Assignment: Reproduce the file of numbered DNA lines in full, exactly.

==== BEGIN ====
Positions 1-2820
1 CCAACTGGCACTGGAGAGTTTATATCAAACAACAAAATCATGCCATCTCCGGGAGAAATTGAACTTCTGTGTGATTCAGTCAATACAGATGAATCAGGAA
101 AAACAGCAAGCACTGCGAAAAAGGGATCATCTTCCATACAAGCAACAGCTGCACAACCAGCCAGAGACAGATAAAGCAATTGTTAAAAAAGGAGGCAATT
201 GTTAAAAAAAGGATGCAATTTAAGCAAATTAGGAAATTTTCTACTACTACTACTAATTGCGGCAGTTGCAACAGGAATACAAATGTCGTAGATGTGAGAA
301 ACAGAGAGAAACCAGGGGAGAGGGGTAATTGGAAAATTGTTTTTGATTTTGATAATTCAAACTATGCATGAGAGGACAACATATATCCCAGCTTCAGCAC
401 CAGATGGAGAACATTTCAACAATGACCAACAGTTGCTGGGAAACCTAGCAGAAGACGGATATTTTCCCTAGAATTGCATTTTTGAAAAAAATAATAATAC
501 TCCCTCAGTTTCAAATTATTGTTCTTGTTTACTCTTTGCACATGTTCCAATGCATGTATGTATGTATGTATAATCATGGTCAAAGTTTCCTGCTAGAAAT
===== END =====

Positions 1-2820
1 CCAACTGGCACTGGAGAGTTTATATCAAACAACAAAATCATGCCATCTCCGGGAGAAATTGAACTTCTGTGTGATTCAGTCAATACAGATGAATCAGGAA
101 AAACAGCAAGCACTGCGAAAAAGGGATCATCTTCCATACAAGCAACAGCTGCACAACCAGCCAGAGACAGATAAAGCAATTGTTAAAAAAGGAGGCAATT
201 GTTAAAAAAAGGATGCAATTTAAGCAAATTAGGAAATTTTCTACTACTACTACTAATTGCGGCAGTTGCAACAGGAATACAAATGTCGTAGATGTGAGAA
301 ACAGAGAGAAACCAGGGGAGAGGGGTAATTGGAAAATTGTTTTTGATTTTGATAATTCAAACTATGCATGAGAGGACAACATATATCCCAGCTTCAGCAC
401 CAGATGGAGAACATTTCAACAATGACCAACAGTTGCTGGGAAACCTAGCAGAAGACGGATATTTTCCCTAGAATTGCATTTTTGAAAAAAATAATAATAC
501 TCCCTCAGTTTCAAATTATTGTTCTTGTTTACTCTTTGCACATGTTCCAATGCATGTATGTATGTATGTATAATCATGGTCAAAGTTTCCTGCTAGAAAT